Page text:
Sunday, March 18, 2012


This is the first Los Angeles stage production I've seen in a long while in which I felt like almost every minute of the three and a half hour run time was necessary and well executed (are you allowed to cut Eugene O'Neill if you're not head of a motion picture studio?) The Actor's Co-op, under the direction of Marianne Savell and with incredibly capable actors from the company, have put under the lights a gripping, mature production of O'Neill's autobiographical masterpiece that falls just short of transcendent, and let me tell you, that's quite the compliment coming from me.

This is one of my favorite types of stories in which the characters dictate the action of the play, as opposed to the plot. And no plot could match the poetry of O'Neill's words and characters and the life that these actors fight to put into them, laying a piece of their soul on stage for all to see. A family of four: Nan McNamara plays the medicated matriarch, Mary Tyrone, as a girlish soul, a ghost of who she once was before her growth as a person was stunted by her overbearing, stingy, drunken, ex-actor of a husband James Tyron, brought to life with fierceness and a surprising vulnerability by Bruce Ladd. James is none too pleased with his eldest son, James Tyrone, a drunkard and failure in his eyes, played by David Scales, who has influenced his younger brother, Edmund Tyrone, with his dark heart. Daniel J Roberts naturally brings a balancing act of sensitivity, intelligence, ignorance, despair, loathing and most importantly a desire to grasp onto what little hope remains intact to the character of Edmund. In fact, I've just described each of these characters and the performances in this show. O'Neill has crafted these characters, at the end of their rope, each who loved too much but are too imperfect to know how to do it well. Who fight as hard as they can for that last shred of hope and possibility. And each actor allows us to see every angle of these restless and lost souls, loving and hating them, blaming and finding forgiveness in them - we understand them. No one is the villain and no one is the victim. As they un-weave a carefully knit web of self-denial and false security in each other, each ironically with their own vice, we hope for them as well. Their histories unfurl in their interplay and we see Mary crumble on the stage before us, until James Tyron is left holding in his arms what is one of the most staggering visual metaphors I've ever seen in the final few minutes of a play. I was deeply moved.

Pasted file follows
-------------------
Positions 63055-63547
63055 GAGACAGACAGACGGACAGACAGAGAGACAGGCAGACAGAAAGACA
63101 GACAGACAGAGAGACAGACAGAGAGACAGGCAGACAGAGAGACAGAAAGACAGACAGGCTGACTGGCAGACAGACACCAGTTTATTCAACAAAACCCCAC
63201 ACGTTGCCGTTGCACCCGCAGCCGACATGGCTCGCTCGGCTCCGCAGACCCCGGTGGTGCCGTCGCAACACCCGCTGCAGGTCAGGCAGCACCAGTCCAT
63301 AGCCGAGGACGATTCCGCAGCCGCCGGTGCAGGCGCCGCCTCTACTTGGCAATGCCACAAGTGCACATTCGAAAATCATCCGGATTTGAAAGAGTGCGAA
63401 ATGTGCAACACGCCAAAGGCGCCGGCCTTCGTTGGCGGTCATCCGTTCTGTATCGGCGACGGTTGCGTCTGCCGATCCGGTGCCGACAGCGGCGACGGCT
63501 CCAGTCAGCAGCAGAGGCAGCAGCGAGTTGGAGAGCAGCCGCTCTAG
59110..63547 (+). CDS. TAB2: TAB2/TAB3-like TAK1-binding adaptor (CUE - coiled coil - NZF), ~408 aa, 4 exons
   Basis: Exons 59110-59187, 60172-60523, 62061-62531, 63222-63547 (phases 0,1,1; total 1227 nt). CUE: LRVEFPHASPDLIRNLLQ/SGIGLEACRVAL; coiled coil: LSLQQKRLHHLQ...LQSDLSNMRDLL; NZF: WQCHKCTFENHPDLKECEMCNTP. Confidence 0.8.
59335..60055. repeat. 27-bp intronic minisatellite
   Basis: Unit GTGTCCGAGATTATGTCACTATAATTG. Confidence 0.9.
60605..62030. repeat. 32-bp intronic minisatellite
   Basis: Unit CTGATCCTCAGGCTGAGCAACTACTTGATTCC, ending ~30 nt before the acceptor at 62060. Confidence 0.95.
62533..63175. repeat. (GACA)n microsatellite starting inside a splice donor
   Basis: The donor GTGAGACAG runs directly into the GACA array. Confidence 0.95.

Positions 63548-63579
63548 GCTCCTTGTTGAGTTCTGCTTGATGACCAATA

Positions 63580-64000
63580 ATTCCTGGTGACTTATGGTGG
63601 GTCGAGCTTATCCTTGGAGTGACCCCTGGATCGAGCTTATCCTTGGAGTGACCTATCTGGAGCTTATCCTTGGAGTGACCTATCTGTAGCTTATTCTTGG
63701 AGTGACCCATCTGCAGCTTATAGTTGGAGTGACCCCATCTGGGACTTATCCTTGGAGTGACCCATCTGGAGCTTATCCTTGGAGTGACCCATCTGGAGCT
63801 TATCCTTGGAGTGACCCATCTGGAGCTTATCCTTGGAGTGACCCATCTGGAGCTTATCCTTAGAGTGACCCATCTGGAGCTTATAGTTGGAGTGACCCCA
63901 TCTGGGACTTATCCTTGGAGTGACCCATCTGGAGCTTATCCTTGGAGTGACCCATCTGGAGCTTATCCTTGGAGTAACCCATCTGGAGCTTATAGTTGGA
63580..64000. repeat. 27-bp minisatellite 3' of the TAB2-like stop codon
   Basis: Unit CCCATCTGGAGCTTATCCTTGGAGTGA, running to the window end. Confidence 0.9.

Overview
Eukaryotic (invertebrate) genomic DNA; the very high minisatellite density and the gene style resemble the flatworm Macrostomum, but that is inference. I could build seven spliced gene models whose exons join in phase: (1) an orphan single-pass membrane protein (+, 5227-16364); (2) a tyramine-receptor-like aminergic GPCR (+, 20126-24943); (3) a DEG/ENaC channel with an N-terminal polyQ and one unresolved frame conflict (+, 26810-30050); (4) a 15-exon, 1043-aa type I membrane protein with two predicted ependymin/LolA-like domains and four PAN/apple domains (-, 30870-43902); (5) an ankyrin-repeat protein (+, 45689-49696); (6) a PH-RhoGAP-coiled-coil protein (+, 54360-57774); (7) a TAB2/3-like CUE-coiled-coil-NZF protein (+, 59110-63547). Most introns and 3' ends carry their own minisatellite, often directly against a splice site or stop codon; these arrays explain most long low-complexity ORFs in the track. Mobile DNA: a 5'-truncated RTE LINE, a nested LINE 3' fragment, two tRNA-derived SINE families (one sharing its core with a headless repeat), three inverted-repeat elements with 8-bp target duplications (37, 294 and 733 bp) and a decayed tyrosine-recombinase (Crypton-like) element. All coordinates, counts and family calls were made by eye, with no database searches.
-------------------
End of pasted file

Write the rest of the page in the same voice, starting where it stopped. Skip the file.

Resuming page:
Playing the fifth character Cathleen, the hired help, Selah Victor, brings an unaffected soul to the proceedings that allows Mary to free herself momentarily from the suffocating presence of the men in her life and we're allowed to see her for who she is. And while Cathleen is a necessary character for this reason, I felt an opportunity was missed. She didn't quite resonate with that spark of life that would have placed her outside of the world of these characters, instead she felt to near the world weariness of them. It's a choice and not a bad one, but one I feel, if a little more light came from the character, another dimension would have been added to the show, and really allowed us to conceptualize just how corrupted this family unit had become. Nitpicking, really. A tough balancing act and one you may not want to mess with, as the tone of the show is near perfect; to add an element such as that if handled incorrectly could border on distracting.